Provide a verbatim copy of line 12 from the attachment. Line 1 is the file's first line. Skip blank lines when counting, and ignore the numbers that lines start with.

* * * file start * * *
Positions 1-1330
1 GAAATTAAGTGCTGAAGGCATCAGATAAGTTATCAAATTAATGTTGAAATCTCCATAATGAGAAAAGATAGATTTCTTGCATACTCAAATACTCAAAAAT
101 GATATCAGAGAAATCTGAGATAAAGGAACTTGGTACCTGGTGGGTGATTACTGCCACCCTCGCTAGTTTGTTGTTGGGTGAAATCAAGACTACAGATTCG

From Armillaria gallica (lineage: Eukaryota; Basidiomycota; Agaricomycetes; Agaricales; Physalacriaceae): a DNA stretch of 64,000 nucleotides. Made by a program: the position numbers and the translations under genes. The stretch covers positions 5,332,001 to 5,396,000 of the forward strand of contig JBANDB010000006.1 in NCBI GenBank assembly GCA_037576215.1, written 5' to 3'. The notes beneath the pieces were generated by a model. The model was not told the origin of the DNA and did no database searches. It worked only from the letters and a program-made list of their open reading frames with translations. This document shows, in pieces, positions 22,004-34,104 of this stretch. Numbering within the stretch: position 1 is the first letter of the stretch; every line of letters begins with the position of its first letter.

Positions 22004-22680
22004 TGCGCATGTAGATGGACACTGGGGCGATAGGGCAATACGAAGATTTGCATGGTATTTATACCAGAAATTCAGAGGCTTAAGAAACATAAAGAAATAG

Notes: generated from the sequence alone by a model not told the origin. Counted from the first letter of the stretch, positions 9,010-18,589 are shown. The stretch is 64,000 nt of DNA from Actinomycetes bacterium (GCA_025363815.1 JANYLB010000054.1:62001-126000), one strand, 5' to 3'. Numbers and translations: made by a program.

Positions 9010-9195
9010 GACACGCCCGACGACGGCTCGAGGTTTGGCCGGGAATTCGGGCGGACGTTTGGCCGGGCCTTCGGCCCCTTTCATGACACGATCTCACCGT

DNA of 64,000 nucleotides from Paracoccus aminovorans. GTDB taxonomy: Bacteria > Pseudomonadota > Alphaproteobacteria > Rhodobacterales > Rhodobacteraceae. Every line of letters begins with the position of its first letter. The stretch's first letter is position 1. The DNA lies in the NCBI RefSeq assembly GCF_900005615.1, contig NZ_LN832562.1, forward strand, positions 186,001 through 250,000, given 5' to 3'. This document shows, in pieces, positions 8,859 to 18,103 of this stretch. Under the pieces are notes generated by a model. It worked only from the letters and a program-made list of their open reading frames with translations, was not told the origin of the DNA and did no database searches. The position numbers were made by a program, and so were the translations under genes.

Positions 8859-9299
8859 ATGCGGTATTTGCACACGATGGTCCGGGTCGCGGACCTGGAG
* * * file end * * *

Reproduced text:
8859 ATGCGGTATTTGCACACGATGGTCCGGGTCGCGGACCTGGAG